Difference Between Autobiography And Personal Narrative Essay
While each of these forms of writing illuminates the life, work, and worldview of an individual, they are differentiated by the degree of objectivity and factual content, as well stylistic approaches and perspectives.
Note: The below definitions are from the Oxford English Dictionary [electronic resource.]
Autobiography, n. –
Typically in book form, an autobiography is an account of a person’s life told by the himself or herself. An autobiography tends to be a more general history, while a memoir focuses on a specific piece of the author's life.
Biography, n. –
A biography is a written account (although it may come in other forms such as recorded or visual media) of events and circumstances of another person’s life. Most commonly written about a historical or public figure, it profiles a person’s life or life’s work.
Diary, n. –
A daily record of personal matters, transactions or events affecting the writer personally or the result of the author’s observations.
Journal, adj. AND n. –
Often referring to a more detailed account than that of a diary, a journal contains events or matters of personal interest, kept for one’s own use. Either in the form of daily accounts or entries for when events occur.
Memoir, n. –
A record of events or history from the personal knowledge, experience, perspective or special source information of the author. Frequently include autobiographic reminiscences. Memoirs tend to cover in detail a specific aspect of an author's life, while an autobiography is a more general history.
Narrative, n. –
Such an essay tells a story about a personal experience. This writing form is interested with language, character development, description, etc. to illustrate the story being conveyed and the purpose of narrating it.
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Expository, n. –
This is a genre of essay that requires the author to research an idea, make original observations and present an argument based on evidence in a clear and concise manner.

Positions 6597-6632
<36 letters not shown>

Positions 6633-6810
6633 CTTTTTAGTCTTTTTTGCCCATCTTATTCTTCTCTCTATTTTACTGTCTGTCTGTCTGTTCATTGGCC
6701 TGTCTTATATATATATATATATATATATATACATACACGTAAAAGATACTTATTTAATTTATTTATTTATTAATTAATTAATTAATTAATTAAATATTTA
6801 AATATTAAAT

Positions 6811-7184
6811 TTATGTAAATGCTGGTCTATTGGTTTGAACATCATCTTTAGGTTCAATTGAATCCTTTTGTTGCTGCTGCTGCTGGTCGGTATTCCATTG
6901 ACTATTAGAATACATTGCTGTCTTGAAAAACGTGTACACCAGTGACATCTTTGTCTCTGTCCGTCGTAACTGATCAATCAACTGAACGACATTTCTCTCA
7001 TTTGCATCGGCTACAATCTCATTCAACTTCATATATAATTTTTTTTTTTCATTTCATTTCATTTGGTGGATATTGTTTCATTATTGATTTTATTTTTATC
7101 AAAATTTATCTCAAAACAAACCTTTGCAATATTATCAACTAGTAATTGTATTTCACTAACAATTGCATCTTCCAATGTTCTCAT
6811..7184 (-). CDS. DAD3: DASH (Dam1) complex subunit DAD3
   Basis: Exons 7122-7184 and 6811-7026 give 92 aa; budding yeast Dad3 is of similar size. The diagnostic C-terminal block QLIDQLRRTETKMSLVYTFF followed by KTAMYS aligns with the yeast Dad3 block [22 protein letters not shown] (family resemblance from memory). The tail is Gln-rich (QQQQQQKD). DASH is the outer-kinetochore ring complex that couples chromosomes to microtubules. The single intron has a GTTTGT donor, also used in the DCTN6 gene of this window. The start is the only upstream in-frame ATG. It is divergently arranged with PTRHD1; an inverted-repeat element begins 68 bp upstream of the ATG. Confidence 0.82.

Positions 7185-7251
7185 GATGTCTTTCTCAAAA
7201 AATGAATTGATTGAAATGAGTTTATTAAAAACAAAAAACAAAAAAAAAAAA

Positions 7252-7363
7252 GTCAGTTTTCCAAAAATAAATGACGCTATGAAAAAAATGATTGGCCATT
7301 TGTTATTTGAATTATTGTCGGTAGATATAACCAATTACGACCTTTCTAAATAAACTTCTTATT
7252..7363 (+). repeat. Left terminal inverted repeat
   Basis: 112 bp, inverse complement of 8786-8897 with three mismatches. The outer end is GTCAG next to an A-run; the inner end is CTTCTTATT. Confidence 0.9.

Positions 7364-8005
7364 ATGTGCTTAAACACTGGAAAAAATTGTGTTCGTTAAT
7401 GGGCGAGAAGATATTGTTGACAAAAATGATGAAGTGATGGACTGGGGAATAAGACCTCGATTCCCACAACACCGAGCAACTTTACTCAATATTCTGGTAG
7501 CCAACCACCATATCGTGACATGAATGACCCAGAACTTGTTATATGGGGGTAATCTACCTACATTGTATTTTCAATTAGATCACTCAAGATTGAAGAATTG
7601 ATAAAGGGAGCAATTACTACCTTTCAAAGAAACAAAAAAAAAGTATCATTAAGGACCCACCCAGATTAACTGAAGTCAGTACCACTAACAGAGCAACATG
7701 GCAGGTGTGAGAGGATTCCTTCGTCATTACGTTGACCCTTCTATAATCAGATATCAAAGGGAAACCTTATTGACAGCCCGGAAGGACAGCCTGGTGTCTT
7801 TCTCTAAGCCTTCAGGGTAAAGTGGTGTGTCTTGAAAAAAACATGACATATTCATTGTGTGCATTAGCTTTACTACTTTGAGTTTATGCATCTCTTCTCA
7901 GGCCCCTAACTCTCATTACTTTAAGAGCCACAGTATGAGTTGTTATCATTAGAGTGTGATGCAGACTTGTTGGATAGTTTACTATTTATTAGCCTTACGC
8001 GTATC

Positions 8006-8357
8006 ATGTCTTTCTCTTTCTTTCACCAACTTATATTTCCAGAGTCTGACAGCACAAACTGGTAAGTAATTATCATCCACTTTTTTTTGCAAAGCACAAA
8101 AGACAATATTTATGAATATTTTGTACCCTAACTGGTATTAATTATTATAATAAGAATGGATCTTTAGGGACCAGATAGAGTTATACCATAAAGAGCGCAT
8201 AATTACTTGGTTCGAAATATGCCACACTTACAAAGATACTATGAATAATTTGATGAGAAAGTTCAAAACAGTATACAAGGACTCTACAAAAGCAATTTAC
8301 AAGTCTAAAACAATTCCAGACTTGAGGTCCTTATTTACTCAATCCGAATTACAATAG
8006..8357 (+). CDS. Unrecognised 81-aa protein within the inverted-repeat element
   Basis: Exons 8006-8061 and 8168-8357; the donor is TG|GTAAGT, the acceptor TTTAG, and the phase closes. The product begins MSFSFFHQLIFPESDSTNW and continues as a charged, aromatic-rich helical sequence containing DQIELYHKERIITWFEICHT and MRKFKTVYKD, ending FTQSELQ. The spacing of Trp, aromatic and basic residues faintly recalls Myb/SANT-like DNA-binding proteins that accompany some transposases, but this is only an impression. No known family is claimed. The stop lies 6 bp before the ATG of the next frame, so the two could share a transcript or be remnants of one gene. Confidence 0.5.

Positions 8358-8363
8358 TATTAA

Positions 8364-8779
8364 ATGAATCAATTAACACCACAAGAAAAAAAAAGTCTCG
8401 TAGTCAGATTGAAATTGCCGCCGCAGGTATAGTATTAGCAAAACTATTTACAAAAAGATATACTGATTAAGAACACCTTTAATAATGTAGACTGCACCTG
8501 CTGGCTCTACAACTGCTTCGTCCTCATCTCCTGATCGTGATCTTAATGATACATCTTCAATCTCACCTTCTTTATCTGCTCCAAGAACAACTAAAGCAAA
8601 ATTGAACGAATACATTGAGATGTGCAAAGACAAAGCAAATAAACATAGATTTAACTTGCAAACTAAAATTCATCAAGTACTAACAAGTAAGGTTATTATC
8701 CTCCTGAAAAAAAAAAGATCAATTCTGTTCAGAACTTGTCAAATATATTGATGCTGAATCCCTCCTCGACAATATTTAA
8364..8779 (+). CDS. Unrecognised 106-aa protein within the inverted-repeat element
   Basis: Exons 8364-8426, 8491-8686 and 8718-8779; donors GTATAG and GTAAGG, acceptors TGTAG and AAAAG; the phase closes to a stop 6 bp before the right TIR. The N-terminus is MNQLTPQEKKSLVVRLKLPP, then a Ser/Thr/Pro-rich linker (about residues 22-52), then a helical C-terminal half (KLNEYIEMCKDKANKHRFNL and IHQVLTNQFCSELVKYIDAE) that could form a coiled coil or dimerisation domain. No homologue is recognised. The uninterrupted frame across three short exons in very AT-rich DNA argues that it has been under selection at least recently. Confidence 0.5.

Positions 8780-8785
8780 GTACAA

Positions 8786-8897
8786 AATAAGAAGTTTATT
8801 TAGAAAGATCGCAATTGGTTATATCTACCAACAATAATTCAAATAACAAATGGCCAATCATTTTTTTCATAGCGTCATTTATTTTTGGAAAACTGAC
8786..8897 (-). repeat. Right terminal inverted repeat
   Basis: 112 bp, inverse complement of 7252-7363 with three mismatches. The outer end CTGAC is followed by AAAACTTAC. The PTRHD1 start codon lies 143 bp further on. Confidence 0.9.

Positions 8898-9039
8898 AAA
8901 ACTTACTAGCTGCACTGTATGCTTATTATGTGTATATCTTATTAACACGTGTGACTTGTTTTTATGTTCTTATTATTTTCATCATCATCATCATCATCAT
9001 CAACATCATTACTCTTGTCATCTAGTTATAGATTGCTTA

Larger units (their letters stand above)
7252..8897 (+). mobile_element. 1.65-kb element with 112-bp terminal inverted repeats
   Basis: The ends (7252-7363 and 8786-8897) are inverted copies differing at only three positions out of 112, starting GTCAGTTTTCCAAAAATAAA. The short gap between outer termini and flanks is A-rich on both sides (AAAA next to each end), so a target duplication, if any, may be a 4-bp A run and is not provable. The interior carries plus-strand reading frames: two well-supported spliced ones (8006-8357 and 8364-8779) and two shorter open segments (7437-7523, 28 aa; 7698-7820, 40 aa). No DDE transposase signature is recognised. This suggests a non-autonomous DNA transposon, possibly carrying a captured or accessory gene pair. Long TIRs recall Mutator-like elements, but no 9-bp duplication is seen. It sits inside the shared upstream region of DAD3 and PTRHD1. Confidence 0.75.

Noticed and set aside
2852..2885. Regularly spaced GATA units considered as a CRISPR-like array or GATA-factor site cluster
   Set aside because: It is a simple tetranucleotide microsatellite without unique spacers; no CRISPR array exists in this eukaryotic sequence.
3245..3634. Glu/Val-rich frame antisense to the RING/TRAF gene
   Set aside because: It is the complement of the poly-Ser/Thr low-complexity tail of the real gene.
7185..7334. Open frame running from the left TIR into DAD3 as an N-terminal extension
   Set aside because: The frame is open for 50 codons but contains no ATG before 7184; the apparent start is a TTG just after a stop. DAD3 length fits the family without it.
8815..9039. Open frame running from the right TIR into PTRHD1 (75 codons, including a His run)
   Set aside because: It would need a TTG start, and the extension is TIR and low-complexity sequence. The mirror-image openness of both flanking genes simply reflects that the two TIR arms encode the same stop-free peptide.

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Oral history, n. –
A story or collection of stories or past events that have been passed down by word of mouth. Sometimes including record oral histories, this form of history relies on compiling recollections from people who were told these histories or whom lived these stories.
Conducting Oral Histories with Veterans
In recent years, publishers have avoided classifying life stories as “autobiographies”, with the attendant expectation of editorial fact-checking. By using a classification such as “memoir” or “personal essay” or “narrative”, a number of works later determined to be mostly or entirely fictional have been initially presented as nonfiction (e.g. A Thousand Little Pieces by James Frey). As when evaluating other research materials, it is important to consider whether the author is objective and complete in his or her writing.
In addition, only a biographer writing after the subject’s death is able to relate the events surrounding the death and the post-death consensus as to the individual’s significance.
Nonetheless, the personal narrative, even if subjective or incomplete, may add to one’s understanding of the individual’s values and viewpoint.
For briefer articles on individuals, try the biographies contained in print and online reference works, including:
Below are some library resources on interpreting the various forms of life writing.
- Jolly, Margaretta. Encyclopedia of life writing [electronic resource] : autobiographical and biographical forms. London : Fitzroy Dearborn/Routledge, 2001. [Credo Reference]
- Wolfreys, Julian. Critical keywords in literary and cultural theory. New York : Palgrave Macmillan, 2004. [PN44.5.W64 2004]
- Cuddon, J.A. ; Preston, C.E.. (rev.) A dictionary of literary terms and literary theory. Malden, Mass. : Blackwell, 1998. [REF PN41 .C83 1998]
- Turco, Lewis. The book of literary terms : the genres of fiction, drama, nonfiction, literary criticism, and scholarship. Hanover, NH : University Press of New England, c1999. [PN44.5.T87 1999]
- Spengemann, William C. The forms of autobiography : episodes in the history of a literary genre. New Haven : Yale University Press, 1980. [CT25.S63 1980]
- Memories are made of this - and that
Q: What’s the difference between a memoir and an autobiography? —Marty
A: In some general contexts, memoir and autobiography can be used interchangeably. In fact, Amazon.com puts them in the same category. But there’s a key difference that publishers use to define each—the timeline covered in the writing.
(Get more advice in The Everything Grammar and Style Book)
An autobiography focuses on the chronology of the writer’s entire life while a memoir covers one specific aspect of the writer’s life. So, if I chose to write about my complete life up to this point—including growing up in Cincinnati, my time in New York, the few years I spent in Chicago and eventually landing at Writer’s Digest—I’d write an autobiography. If wrote a book about the winter of my sophomore year in high school where I got my tongue stuck to an icy pole, I’d write a memoir.
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